Once you've decided on a jig and trailer combination, it's time to select the color. Although sometimes color makes a world of difference, in general, springtime jig fishing seems to be more about lure placement and presentation than hitting on the perfect color. In fact, in winter and early prespawn, I almost exclusively go with the traditional black and blue combinations. It'll work well in both clear and muddy water and on cloudy or sunny days. Once the water warms up more, color seems to matter a bit more. In clearer water and on brighter days, try natural colors like pumpkinseed, green pumpkin or watermelon. In dirtier water and on cloudier days, dark jigs in blacks, browns, and purples are often better, especially with a little splash of a bright color like chartreuse, red, or orange. Most folks meticulously match their trailer to their jig. While that often works well, I've had great results with some pretty obnoxious contrasting colors. For instance, a black blue jig with a green pumpkin or watermelon red trailer is one of my favorites, as is a peanut butter and jelly jig with a watermelon candy trailer. Experiment until you find what works for you on a given day.
Now it's time to tie your jig on, and here's where technology makes jig fishing more efficient. New fluorocarbon and braided lines are much more sensitive and abrasion resistant, allowing you to feel light bites and then winch lunkers out of tight spots. In heavy grass and wood, thirty to sixty-five pound braid is hard to beat. I prefer to tip my braid with a six to nine foot leader of twenty to thirty pound fluorocarbon for reduced visibility to the bass than straight braid. In more open water situations, a straight spool of fifteen to twenty-five pound fluorocarbon is almost as sensitive as braid and stealthier, when ultra high abrasion resistance isn't required.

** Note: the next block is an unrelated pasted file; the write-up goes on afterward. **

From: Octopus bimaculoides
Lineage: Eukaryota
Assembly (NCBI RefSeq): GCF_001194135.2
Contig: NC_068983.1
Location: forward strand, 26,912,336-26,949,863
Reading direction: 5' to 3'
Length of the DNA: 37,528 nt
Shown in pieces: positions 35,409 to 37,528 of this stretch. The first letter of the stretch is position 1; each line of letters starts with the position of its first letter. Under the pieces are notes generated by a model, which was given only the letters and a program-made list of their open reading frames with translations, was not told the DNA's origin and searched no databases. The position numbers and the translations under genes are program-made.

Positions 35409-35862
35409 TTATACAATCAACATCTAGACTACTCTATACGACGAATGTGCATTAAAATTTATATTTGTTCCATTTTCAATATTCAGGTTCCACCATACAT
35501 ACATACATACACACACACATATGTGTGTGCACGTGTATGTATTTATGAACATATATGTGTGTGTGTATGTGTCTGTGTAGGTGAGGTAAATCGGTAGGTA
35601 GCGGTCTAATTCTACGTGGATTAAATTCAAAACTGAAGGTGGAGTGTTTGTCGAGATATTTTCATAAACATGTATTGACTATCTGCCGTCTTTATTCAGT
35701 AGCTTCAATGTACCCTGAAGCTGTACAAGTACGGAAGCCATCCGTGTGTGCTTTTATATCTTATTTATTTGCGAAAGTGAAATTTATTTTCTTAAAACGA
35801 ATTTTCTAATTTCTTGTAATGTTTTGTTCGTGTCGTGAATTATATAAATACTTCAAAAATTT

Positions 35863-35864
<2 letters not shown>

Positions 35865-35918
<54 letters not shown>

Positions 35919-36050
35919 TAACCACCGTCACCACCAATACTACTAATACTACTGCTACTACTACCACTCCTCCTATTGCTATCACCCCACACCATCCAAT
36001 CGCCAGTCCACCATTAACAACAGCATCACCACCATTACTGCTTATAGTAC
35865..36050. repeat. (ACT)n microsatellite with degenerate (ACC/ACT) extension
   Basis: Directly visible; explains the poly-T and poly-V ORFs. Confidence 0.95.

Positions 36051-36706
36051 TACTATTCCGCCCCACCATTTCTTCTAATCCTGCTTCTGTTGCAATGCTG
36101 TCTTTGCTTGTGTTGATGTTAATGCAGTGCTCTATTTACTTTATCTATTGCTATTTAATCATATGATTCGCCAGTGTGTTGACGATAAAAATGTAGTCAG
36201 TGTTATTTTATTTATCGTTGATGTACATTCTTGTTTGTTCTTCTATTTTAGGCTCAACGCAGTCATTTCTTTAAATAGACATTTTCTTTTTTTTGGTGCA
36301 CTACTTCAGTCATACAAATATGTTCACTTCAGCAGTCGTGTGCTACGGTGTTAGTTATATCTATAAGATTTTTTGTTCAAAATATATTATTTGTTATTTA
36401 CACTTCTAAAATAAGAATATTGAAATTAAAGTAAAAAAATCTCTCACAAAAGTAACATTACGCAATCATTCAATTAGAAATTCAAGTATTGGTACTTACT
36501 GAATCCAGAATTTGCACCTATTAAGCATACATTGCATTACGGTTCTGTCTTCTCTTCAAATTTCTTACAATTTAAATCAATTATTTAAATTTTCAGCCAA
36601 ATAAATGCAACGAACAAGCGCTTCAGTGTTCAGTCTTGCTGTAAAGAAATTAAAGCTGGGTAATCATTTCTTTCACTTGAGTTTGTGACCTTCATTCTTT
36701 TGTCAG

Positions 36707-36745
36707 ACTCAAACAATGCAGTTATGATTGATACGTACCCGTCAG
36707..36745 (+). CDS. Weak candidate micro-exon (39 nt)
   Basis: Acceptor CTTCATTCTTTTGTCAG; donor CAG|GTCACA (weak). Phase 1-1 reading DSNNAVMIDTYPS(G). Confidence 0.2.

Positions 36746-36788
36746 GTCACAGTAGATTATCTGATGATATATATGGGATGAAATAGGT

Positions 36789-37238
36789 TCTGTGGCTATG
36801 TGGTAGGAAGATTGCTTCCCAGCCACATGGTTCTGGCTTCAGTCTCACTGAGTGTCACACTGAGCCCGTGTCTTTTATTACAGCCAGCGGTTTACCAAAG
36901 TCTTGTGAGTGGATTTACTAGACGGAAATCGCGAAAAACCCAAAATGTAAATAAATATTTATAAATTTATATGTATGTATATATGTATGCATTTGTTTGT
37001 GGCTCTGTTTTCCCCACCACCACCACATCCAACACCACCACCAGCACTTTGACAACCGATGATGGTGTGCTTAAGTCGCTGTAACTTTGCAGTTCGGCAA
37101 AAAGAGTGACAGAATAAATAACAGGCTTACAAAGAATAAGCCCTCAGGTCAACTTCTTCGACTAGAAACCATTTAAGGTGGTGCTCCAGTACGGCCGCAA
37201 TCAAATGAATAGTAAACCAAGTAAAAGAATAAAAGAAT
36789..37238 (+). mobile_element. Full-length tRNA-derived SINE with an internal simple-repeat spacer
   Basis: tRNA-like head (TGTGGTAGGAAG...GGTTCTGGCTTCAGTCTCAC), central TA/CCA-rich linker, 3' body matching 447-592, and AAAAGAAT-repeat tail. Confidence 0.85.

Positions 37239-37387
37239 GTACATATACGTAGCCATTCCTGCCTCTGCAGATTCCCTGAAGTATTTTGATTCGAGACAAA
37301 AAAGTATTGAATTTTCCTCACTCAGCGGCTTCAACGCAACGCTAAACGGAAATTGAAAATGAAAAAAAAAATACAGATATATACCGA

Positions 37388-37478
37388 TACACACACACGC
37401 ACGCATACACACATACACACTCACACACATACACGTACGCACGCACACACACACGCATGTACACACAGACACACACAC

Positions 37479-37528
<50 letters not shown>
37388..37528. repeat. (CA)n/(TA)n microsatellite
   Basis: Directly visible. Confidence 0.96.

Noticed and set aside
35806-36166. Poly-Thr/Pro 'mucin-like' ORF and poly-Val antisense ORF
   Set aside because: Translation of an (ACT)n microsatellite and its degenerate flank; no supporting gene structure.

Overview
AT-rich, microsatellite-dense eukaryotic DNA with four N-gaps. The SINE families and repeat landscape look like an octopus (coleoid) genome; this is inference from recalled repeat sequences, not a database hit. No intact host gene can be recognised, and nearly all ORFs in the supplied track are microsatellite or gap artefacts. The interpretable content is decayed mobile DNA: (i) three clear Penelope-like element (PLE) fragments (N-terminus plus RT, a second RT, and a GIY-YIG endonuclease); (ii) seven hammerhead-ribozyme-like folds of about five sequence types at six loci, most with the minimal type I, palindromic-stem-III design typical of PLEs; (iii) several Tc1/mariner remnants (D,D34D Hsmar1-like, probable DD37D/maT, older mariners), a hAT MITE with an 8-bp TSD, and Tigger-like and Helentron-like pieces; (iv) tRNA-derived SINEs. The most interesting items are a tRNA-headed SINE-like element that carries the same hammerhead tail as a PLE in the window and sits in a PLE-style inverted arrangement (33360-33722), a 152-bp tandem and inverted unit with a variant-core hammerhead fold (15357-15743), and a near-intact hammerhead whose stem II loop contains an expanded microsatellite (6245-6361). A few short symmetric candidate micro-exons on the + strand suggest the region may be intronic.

Finally, you'll need to rig this all up on a lightweight and sensitive rod and reel. I prefer high-speed seven to one bait casting reels because they are more efficient by allowing me to quickly reel in after working a stump and then fire to the next one. As for the rod, I look for several attributes. A lightweight stick allows you to fish it all day, and a sensitive rod with a fast tip will help detect those light bites (and the bites from the big fish are usually the lightest). Meanwhile, the rod needs to have a lot of power to pull out big fish, while having enough of a tip to pitch or roll cast the jig accurately. Personally, I've found the Dobyns Champion Series rods to be perfect for prespawn jig fishing. I normally opt for the 736C model, a seven foot three inch rod that's rated Heavy. If the cover is lighter and I'm using fluorocarbon and finesse jigs, the seven foot six inch model 765C is Medium Heavy and has enough tip to throw the lighter baits. In either case, seven foot and longer rods really help make longer pitches and then give more control over big fish to help land them once they're hooked.
Now that you're all rigged up, next month I'll dive into the wheres and hows of jig fishing. Until then, here's hoping you catch the lunker of your dreams.
|Tom Redington is a professional angler and former Lake Fork fishing guide. You can follow him at www.facebook.com/tomredingtonfishing|